A prominent African climate change negotiator has alleged that developed nations did not, in reality, mean to commit to the Bali Action Plan (BAP), which was endorsed in 2007 at the close of the COP 13 in Bali, Indonesia.
Victor Fodeke, who used to be Nigeria’s climate chief, stated that, since 2007, subsequent actions by the advanced world were surreptitiously tailored to reverse the provisions of the BAP, which seemed to favour developing nations.
He said: “The Bali Action Plan (BAP) appears to have been ‘mistakenly’ endorsed by the developed world in Bali in 2007. These countries, who are responsible for over 90 percent of the greenhouse gases (GHGs) that is causing the warming of our planet and are now responsible for the extreme weather and disasters that have run riot in many countries, are now bent on rewriting the convention for the second commitment period.”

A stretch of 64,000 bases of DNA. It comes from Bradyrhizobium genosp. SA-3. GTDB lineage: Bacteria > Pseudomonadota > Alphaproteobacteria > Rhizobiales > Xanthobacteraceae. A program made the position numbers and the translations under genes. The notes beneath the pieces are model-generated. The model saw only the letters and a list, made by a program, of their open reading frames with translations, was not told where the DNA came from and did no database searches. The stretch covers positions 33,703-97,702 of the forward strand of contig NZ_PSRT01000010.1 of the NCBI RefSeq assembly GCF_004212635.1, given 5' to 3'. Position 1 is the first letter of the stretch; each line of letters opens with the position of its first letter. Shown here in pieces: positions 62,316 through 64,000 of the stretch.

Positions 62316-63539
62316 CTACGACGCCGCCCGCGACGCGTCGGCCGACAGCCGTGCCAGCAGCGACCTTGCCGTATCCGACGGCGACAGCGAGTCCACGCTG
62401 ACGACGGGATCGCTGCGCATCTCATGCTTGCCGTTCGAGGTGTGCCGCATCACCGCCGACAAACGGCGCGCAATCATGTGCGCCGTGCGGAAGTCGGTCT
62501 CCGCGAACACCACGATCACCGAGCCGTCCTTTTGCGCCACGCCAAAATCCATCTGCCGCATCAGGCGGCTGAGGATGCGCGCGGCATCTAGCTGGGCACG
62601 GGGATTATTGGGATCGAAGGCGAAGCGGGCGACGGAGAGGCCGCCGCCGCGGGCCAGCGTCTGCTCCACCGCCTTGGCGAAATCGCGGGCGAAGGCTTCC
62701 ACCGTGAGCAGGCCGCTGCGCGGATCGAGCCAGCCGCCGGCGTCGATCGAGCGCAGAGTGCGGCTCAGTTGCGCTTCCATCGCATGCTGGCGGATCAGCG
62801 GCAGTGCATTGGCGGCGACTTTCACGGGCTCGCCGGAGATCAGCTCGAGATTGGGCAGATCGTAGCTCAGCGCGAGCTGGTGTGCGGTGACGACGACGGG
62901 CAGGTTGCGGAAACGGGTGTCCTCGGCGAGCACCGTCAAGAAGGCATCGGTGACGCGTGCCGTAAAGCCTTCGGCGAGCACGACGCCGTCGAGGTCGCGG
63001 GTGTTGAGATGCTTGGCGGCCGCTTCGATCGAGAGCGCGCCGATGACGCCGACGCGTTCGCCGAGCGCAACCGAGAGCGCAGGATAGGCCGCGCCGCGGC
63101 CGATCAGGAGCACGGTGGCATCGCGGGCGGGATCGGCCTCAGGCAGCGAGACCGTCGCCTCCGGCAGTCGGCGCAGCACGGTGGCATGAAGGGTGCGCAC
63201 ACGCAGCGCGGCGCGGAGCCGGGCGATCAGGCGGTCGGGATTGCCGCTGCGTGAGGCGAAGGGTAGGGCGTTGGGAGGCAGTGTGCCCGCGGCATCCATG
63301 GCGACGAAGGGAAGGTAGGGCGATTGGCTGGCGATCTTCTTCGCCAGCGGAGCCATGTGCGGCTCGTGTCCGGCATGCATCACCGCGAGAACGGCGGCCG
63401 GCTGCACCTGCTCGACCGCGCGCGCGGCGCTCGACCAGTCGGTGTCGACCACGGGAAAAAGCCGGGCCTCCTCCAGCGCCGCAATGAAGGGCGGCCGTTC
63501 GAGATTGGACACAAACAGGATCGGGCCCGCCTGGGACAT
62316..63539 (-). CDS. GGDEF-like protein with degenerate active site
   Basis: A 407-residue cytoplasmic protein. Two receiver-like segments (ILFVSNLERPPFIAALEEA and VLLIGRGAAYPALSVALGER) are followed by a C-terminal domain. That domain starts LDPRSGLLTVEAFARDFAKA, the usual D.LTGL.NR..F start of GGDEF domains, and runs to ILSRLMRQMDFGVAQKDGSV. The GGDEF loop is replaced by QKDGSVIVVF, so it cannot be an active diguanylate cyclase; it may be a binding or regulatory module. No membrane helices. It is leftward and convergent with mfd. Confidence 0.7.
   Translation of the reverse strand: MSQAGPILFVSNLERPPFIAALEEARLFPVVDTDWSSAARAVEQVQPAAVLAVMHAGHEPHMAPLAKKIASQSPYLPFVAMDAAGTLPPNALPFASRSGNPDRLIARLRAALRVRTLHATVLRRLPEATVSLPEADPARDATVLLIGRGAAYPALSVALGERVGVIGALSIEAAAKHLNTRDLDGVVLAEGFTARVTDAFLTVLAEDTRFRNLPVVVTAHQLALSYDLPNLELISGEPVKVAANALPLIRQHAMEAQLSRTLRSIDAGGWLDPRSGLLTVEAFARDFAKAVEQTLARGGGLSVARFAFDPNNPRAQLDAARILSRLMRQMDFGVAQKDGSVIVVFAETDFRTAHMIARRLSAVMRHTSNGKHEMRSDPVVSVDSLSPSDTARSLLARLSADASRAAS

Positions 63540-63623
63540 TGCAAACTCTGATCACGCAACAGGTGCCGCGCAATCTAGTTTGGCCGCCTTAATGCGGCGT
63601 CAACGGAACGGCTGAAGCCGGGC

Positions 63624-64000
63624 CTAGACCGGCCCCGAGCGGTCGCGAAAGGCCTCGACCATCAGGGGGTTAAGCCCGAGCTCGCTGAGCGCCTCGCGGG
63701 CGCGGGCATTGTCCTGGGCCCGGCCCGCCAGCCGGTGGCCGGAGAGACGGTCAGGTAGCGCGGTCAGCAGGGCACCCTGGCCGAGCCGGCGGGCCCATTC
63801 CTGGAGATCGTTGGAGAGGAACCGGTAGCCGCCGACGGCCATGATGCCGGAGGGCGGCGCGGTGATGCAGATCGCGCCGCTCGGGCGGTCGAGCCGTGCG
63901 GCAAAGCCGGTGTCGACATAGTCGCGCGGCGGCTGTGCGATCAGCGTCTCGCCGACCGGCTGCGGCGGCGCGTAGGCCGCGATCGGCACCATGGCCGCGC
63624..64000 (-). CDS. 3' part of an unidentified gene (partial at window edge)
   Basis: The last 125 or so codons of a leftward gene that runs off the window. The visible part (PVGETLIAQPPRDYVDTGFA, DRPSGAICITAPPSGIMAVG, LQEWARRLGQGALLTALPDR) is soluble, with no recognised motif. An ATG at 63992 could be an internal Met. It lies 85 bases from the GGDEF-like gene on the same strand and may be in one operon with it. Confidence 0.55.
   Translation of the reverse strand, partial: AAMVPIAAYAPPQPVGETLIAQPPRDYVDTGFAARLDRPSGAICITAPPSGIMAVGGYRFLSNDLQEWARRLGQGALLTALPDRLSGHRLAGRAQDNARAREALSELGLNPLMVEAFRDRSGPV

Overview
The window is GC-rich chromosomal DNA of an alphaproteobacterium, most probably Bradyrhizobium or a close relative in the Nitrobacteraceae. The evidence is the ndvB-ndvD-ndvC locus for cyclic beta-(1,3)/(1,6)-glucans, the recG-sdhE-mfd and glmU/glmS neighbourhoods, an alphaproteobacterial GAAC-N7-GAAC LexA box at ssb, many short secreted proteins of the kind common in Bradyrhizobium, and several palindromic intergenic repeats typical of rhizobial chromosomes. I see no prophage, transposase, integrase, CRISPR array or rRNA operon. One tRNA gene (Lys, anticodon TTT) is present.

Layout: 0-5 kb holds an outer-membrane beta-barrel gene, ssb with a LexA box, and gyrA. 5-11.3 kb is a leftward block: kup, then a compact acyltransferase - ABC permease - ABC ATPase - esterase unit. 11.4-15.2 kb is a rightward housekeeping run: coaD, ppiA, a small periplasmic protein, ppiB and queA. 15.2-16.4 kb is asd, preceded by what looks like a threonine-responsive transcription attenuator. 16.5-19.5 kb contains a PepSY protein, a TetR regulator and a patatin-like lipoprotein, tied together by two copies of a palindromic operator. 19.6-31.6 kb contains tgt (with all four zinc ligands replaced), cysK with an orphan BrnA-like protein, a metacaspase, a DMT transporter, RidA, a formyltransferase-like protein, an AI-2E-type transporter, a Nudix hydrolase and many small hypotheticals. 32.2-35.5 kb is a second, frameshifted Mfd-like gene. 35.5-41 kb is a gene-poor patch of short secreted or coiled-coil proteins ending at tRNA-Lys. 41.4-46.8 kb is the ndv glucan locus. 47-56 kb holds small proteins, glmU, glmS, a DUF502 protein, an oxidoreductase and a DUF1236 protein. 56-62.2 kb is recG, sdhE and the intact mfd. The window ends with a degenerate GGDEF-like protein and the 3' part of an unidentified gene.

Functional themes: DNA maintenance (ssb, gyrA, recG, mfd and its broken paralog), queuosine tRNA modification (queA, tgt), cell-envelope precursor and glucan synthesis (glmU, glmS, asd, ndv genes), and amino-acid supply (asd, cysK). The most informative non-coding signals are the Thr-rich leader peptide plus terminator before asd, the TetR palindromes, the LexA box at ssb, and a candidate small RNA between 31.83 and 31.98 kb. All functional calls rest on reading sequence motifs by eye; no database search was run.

According to him, processes aimed at redressing the “mistake” began with the Copenhagen Accord in 2009.
His words: “Penultimate to COP15, two of the members of the COP15, during a visit did not know when the ‘cat was let out of the bag’ by stating: ‘How on earth did we agree to BAP in COP13?’ The Cancun COP16 endorsed the Copenhagen Accord, while COP17 was their next plan to operationalise it.
“Now is the time for the continent to wake up and truly strategise, act and negotiate with one voice though political, diplomatic and economic tactics. The tactic of dangling $100 billion through the proposed Green Climate Fund for 2020 is still a mirage.
“While we are yet to see the fast start fund that is not really clear now which is ODA and which is ‘new’ and ‘additional’ as in the negotiated texts. We should guide against any trick to tinker us to remove or ‘renovate’the firewalls. Africa by present records is contributing less that 4 percent GHG.”
The COP 18 holds in Doha, Qatar later in the year.